Here at Fresh, we are absolutely AOK with picking up fallen, abandoned fruit – loving free feijoas at the moment. But brazen thefts are costing NZ fruit and vegetable growers tens of thousands of dollars.
Brazen thefts are costing fruit and vegetable growers tens of thousands of dollars each year. Broccoli, cabbages, water melons, avocados and apples are among produce being stolen from commercial growers’ orchards and gardens.
Grower and packing firm Leaderbrand Produce, of Gisborne, estimated thousands of dollars of produce stolen from its 3000 hectares of harvested vegetables each year ends up in flea markets. Operations manager Stuart Davis said the company had been forced to step up its security patrols and patrol flea markets for signs of the culprits in a bid to stop thieves.
“Apart from our own workers jumping in their cars and patrolling the crops and watching out for suspicious behaviour, that’s all we can do. If we paid for security patrols, we would go broke.” Last month, a Gisborne market gardening family woke to find their growing area at Matewhero stripped of about $2000 of kumara.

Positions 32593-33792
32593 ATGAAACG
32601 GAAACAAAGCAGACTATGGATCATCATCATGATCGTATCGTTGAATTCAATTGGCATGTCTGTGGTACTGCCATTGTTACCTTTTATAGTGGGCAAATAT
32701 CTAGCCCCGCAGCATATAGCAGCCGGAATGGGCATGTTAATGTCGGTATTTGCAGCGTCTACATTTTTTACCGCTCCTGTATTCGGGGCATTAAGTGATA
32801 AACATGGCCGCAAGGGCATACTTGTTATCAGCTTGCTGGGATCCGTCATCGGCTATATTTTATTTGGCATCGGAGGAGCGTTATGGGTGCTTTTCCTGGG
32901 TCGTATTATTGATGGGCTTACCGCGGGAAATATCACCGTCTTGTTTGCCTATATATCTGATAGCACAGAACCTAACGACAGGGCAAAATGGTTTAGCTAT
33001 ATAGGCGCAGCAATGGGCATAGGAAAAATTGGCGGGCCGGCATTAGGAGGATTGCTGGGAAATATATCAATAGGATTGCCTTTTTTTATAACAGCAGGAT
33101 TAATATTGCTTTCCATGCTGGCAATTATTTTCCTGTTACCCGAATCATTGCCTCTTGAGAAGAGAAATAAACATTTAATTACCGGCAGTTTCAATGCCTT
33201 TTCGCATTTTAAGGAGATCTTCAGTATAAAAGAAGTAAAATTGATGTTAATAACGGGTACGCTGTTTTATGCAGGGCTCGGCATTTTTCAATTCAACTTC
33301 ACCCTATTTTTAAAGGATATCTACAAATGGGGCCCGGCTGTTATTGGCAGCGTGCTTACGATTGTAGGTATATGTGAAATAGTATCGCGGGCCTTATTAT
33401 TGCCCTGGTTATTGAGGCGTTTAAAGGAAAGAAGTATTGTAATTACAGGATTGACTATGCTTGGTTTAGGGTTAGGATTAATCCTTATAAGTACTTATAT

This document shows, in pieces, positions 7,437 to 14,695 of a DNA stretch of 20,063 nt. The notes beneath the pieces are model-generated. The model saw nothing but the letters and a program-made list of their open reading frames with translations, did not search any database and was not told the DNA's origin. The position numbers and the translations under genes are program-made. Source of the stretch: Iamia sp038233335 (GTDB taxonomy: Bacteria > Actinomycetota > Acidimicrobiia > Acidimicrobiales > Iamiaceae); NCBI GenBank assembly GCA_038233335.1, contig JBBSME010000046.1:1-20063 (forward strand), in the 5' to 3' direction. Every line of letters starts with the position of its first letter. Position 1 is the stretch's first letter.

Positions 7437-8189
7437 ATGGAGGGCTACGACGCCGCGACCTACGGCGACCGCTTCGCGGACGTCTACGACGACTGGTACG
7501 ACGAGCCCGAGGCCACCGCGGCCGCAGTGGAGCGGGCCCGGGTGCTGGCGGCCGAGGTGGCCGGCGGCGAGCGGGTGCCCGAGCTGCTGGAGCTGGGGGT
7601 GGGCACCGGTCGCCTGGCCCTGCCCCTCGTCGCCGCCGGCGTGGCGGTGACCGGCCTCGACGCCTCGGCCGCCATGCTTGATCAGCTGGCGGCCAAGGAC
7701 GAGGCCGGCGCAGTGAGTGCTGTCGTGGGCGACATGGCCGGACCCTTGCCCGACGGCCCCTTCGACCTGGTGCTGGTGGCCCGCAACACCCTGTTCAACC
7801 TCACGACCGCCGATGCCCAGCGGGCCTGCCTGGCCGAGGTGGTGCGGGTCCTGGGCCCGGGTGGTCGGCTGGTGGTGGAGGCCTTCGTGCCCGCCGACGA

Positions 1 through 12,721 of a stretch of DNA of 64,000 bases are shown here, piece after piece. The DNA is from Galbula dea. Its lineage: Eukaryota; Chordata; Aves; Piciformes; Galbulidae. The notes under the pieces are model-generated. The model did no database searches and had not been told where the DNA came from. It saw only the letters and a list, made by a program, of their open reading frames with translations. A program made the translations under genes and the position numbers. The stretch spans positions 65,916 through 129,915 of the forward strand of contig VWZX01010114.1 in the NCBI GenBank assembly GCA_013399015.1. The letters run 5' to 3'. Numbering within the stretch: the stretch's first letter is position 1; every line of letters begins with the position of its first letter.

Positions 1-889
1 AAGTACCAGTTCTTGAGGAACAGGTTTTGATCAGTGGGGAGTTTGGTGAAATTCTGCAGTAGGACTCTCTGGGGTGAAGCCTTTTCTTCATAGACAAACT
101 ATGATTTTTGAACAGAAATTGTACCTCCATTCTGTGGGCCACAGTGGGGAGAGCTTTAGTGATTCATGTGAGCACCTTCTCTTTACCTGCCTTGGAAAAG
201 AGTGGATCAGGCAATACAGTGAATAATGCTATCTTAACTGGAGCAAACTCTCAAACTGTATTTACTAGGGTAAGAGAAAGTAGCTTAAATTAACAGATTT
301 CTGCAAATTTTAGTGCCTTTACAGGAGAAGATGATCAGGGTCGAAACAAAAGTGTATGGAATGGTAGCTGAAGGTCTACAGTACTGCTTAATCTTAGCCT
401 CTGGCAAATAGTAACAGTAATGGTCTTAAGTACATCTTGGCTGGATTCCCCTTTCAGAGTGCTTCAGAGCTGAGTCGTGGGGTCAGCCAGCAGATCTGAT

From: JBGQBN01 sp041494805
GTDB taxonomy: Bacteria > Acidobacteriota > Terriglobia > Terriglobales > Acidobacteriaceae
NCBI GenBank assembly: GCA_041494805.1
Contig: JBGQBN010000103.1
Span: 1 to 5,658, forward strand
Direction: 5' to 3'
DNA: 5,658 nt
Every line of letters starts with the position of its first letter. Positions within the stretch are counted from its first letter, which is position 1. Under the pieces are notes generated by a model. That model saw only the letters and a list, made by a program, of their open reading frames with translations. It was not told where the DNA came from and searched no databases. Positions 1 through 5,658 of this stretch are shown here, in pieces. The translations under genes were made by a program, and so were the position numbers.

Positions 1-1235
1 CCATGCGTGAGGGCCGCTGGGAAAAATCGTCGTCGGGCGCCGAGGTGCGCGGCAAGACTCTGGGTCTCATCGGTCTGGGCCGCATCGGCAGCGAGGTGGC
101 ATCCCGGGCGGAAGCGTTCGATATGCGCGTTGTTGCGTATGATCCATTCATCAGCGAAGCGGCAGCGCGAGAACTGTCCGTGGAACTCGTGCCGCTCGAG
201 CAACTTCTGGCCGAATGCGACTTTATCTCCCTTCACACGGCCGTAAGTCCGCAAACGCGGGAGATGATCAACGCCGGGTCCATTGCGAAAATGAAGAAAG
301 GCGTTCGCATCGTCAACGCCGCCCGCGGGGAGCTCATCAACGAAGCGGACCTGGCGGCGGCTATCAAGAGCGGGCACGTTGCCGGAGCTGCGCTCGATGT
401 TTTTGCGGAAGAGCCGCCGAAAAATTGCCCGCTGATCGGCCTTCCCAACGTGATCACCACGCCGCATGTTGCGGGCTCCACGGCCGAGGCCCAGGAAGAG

It was the latest in a spate of thefts in the Gisborne area, where sheep have been rustled and avocados picked in bulk from trees. Thieves have also been raiding community gardens, with produce being dug up in recent weeks from allotments in Blenheim.
In the past five years, more organised large-scale thefts have included a hit on Hawke’s Bay orchardist Peter Keogh, who lost about 15 per cent of his apple crop in just two nights. A Levin produce grower, Woodhaven Gardens director Emma Du Fresne, said it was impossible to determine the extent of thefts. “We would lose maybe $4000 worth of watermelon a year. People just drive in in cars and trucks at night and help themselves. “We try to move the most popular produce closer to base, but people are just so determined to take stuff. “It is pure and blatant theft as they lean over fences and grab dinner for the night, but what can we really do?”
Police said they were working closely with growers when thefts happened, and beefing up patrols, particularly during harvest times, to protect growers’ livelihoods.
Horticulture NZ, which represents 7000 commercial fruit and vegetable growers, urged its members to stay vigilant and protect their patch as best they could, spokeswoman Leigh Catley said.
“I think as an industry we would really be too scared to know exactly what we are losing in dollar terms.
“It is just a matter of staying alert but the reality is, stuff is going to be nicked and that loss is something that just has to be carried by a business.”